Pollster, Strategist Benenson Shares Underlying Attitudes for 2012
By David W. Burns
January 30, 2012
The opening session of the 80th Winter Meeting kicked off January 18 and after Conference of Mayors President Los Angeles Mayor Antonio Villaraigosa concluded his President's Address, he switched gears into an area he's focused much of his year upon; understanding public opinion and messaging. For the latest session, Joel Benenson, a political pollster and strategist for President Obama's 2008 and 2012 campaigns came and shared his thoughts on the public's mindset politically for the upcoming year.
Benenson's key focus was the current economic conditions and the recession. The 2008 economic collapse saw the loss of millions of jobs in the United States and with job creation being a top priority, Benenson shared a little insight on the public's perspectives on the recession and rebounding economically.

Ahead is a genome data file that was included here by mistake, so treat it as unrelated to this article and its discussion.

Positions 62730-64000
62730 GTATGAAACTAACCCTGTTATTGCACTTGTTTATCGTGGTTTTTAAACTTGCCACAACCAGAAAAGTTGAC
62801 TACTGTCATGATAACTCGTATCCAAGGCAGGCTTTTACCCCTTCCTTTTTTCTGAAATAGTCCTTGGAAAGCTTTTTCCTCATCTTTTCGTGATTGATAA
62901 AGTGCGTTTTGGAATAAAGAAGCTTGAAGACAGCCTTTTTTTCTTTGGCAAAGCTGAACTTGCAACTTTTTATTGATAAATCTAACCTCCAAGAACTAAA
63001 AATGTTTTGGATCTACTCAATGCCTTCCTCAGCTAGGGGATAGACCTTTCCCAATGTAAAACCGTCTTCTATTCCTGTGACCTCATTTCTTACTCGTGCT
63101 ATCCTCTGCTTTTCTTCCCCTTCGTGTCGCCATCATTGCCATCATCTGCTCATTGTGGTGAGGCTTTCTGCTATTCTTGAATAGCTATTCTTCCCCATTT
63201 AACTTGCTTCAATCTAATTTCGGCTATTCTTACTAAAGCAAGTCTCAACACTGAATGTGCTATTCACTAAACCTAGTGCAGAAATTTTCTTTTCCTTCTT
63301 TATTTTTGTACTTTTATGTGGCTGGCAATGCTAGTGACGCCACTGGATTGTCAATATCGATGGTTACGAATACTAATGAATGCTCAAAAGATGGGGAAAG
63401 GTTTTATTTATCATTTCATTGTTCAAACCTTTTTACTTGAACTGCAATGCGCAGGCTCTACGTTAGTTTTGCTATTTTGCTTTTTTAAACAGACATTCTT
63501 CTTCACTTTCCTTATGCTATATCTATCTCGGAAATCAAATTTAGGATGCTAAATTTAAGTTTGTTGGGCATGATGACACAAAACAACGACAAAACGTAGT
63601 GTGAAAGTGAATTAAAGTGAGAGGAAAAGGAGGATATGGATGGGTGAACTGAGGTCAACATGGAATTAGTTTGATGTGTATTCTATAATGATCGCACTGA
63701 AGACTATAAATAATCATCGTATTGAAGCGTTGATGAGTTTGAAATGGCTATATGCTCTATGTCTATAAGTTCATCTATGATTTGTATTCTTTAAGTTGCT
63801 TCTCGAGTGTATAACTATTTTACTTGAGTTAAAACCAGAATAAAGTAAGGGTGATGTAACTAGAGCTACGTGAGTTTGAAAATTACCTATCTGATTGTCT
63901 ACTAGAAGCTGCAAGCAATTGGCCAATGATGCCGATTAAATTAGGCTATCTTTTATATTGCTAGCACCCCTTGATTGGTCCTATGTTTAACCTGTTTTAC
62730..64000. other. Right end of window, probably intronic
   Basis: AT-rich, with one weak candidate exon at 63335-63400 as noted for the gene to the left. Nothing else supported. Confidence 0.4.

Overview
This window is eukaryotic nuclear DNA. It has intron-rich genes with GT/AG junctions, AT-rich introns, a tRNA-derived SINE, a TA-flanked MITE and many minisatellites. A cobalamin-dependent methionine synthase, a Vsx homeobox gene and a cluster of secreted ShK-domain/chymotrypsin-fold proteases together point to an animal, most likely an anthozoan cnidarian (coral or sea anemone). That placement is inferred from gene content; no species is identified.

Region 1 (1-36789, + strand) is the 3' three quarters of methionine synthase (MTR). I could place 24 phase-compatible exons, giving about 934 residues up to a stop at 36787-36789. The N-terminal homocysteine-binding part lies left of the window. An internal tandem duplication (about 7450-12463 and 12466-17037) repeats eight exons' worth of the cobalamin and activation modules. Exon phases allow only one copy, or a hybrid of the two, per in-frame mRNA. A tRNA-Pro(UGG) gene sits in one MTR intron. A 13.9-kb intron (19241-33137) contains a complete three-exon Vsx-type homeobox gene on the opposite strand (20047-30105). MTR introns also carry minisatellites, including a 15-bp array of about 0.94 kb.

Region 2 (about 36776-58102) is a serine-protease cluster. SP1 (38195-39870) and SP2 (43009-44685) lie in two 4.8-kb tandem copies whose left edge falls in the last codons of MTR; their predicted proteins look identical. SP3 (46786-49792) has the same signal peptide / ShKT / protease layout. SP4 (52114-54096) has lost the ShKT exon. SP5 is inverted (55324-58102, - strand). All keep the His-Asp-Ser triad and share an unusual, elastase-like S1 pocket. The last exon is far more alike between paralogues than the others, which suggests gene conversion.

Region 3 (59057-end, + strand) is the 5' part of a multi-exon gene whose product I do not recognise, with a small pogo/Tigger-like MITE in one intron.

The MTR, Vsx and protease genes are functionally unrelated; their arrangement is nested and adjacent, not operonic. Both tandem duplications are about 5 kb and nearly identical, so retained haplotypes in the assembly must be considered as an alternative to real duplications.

"The American people never believed this was an ordinary recession. If you go back to the data from 2008, you had four in ten people who told Gallup that they didn't think we-d start to recover from this recession during President Obama's first term," remarked Benenson. He continued, "The point of this is that they understood that we weren't going to get out of this overnight."
Extending from this discussion was the topic of what caused this along with what barriers the public sees in the way of creating jobs. One of the issues in the way is our National debt. Benenson connected this to the voters personal feelings by saying, "[Voters] have been very bothered by their own personal debt, they see it as a barrier in their own advancement. These deep-rooted feelings come into play and have a big impact."
Benenson's presentation, available for viewing online at usmayors.org/80thWinterMeeting, provided an insightful look into the goings on in the minds of American voters during this election year and gave credence to some of the approaches We've taken this past year with issues such as the bi-partisan Common Sense Jobs Agenda where mayors called for a balance of cuts along with sensible investments.